When children are young, they tend to assume that parents are omniscient. Parents, generally, tend to work to foster this belief. It certainly helps keep mischief to a minimum when children are convinced that their parents have the mystical ability to simply know when sneaky fingers have been in the candy jar, playing with mommy’s make-up or practicing their painting skills on the basement walls. Outside of keeping potential troublemakers in line, having children assume that parents know everything can be very helpful when it comes to teaching children. People, regardless of their age, are more likely to listen to someone who they feel either knows what they are talking about or is an authority on a subject. Having children see their parents as all-knowing makes children far more likely to listen to their parents and remain safe.

The impression that parents possess some form of omniscience also helps when it comes to teaching a child values and morals. A child is more likely to listen and internalize morals and values when those ethics are passed down by someone who the child feels is an authority. Given that parents are responsible for imparting basic morals and values to a child, it is helpful when parents are seen as the ultimate authority. Childhood impressions of parental omniscience also help when it comes to teaching children basic skills. Children are thus more likely to listen to such basic lessons as “yes, you must wear pants” and “no, you cannot simply skip school forever and live in the woods with the coyotes.” 

As children age, those early impressions of parental omniscience begin to fade. Older children and preteens learn that their parents are human just like anyone else. Mom and Dad are fallible. They make mistakes, and despite what a child may have once thought, parents do not actually know everything. Hard on the heels of that realization often comes the decision that “since they were wrong about that, they are wrong about this too which means I don’t have to listen to the rule that I think is stupid.” So then begins the period of time when every rule or limitation is challenged with “why,” and heaven help the parents who do not have a better answer than “because I say so.”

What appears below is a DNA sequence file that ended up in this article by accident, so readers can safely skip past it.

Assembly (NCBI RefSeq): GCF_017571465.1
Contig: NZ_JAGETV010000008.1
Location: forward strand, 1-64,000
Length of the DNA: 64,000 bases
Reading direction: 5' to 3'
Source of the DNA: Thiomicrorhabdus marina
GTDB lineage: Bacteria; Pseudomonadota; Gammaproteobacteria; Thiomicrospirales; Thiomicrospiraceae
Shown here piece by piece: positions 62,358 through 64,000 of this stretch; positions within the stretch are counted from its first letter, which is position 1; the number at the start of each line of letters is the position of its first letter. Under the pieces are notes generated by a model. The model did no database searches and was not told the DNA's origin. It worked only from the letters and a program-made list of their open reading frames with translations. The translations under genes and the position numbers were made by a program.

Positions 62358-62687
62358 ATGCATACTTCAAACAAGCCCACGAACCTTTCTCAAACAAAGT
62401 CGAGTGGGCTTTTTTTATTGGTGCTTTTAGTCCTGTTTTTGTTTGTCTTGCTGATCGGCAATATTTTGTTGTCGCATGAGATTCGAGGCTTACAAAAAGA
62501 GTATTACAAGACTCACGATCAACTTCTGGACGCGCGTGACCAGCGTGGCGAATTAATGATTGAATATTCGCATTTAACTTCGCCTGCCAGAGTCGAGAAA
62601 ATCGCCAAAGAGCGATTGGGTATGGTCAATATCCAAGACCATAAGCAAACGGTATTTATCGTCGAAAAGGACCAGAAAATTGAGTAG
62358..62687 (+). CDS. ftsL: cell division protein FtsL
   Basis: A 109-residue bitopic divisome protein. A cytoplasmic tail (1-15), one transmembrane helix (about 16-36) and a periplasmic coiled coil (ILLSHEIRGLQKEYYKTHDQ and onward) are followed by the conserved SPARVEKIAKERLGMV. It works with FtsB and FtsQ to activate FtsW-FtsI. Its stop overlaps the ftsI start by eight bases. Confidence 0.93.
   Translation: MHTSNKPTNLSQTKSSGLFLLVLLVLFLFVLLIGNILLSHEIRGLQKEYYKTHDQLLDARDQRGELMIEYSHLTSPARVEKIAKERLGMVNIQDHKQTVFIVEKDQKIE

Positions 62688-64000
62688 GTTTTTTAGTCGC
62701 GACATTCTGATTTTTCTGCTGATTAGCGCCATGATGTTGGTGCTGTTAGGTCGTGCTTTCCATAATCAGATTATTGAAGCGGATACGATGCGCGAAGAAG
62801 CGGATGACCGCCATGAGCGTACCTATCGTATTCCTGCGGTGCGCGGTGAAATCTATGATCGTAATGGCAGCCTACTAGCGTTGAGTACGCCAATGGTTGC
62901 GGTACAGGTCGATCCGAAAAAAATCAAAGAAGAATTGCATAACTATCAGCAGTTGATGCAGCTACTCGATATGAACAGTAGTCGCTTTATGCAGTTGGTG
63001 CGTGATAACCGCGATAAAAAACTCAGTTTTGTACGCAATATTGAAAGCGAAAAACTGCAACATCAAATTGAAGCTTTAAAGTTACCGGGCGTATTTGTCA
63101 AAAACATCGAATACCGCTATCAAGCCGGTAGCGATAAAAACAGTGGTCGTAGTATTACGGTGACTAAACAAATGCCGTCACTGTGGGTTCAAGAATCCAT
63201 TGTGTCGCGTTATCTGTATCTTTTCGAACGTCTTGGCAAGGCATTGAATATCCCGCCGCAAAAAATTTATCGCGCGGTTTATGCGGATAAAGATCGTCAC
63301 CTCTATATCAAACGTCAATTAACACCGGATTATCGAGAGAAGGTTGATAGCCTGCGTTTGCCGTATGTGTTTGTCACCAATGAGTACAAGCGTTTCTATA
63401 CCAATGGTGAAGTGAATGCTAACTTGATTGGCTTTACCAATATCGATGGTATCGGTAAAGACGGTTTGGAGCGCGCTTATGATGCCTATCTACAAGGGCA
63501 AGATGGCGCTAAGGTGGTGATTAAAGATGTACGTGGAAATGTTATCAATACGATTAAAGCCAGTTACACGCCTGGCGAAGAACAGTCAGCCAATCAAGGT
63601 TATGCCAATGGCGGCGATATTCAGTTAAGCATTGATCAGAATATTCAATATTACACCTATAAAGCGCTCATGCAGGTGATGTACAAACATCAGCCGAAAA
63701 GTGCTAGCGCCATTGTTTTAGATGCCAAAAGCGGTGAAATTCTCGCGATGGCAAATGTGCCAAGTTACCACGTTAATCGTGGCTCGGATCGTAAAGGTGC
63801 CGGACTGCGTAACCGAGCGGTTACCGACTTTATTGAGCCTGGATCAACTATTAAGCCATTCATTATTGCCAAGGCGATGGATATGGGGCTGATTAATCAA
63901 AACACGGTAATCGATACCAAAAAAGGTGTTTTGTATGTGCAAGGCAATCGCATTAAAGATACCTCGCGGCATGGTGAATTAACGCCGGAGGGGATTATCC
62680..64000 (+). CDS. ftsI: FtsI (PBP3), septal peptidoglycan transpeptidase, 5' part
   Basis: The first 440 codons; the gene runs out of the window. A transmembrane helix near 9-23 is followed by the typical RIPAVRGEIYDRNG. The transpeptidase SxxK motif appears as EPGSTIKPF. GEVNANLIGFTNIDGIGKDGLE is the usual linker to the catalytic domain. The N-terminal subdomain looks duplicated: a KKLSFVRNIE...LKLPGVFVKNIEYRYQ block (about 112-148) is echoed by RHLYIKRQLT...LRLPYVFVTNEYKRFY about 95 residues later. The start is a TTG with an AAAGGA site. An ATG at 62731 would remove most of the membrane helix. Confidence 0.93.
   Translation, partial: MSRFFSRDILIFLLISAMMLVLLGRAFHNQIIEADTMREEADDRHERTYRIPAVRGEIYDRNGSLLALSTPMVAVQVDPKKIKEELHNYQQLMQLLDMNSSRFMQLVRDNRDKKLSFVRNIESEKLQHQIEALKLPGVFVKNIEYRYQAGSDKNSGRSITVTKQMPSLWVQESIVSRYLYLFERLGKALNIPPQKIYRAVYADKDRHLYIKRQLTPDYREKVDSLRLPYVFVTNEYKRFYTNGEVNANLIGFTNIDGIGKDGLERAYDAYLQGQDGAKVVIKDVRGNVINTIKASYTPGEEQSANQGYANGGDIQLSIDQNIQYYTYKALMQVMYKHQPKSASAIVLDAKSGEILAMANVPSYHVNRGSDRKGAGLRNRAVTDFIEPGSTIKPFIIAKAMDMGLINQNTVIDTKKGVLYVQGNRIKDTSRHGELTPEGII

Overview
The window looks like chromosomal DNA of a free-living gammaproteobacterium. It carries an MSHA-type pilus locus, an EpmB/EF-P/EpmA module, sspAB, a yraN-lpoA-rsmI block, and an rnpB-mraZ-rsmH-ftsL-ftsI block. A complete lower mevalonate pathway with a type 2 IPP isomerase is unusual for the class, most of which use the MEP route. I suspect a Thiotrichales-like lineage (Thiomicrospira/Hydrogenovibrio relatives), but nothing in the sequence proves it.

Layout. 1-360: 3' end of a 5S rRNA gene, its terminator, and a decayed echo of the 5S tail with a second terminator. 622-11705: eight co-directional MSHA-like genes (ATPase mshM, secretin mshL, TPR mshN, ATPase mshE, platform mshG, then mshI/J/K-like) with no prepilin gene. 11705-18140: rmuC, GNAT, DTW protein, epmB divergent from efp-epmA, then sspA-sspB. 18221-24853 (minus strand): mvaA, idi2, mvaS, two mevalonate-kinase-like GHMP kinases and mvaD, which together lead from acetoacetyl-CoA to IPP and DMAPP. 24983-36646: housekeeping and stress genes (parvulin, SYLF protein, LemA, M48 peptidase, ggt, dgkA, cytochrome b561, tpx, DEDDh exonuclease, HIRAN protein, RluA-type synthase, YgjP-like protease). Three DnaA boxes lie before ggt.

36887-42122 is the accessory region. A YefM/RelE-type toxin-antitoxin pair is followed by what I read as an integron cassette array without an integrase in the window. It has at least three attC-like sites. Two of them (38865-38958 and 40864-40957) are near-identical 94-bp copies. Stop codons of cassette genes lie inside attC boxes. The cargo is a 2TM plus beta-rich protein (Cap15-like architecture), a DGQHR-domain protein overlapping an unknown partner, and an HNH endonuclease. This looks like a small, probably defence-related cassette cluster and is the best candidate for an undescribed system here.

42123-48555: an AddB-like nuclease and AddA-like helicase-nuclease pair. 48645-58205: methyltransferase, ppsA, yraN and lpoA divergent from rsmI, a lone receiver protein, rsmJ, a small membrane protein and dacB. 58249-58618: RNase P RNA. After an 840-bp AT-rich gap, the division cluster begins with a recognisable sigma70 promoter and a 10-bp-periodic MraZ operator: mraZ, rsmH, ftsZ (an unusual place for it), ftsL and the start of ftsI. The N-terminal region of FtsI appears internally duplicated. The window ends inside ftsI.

In an effort to stave off those inevitable realizations and extremely plausible conflicts, many parents become reluctant to tell their children “I don’t know.”  Other parents do not want to admit to their children that they do not know the answer to a question, either out of some fear that admitting to ignorance will lead to either a loss of a child’s respect or obedience. Frankly, if those three words are enough to cause a child to stop respecting or listening to a parent, there were bigger problems already in play.

Whatever the reasoning behind the decision, many parents refuse to admit that they do not know something. This refusal to admit to ignorance, however, can cause all sorts of problems. 

It teaches children that ignorance is a shameful thing and should be hidden.

People hide things that are shameful. When a parent conceals their ignorance, they are telling their child that it is bad to admit they do not know something. While ignorance is not something to be celebrated, no one has every learned anything without first admitting to their ignorance. A child that internalizes the refrain “ignorance is bad” is unlikely to ask the questions necessary to remedy their ignorance. They will nod along with peers and pretend they understand when in reality they are confused.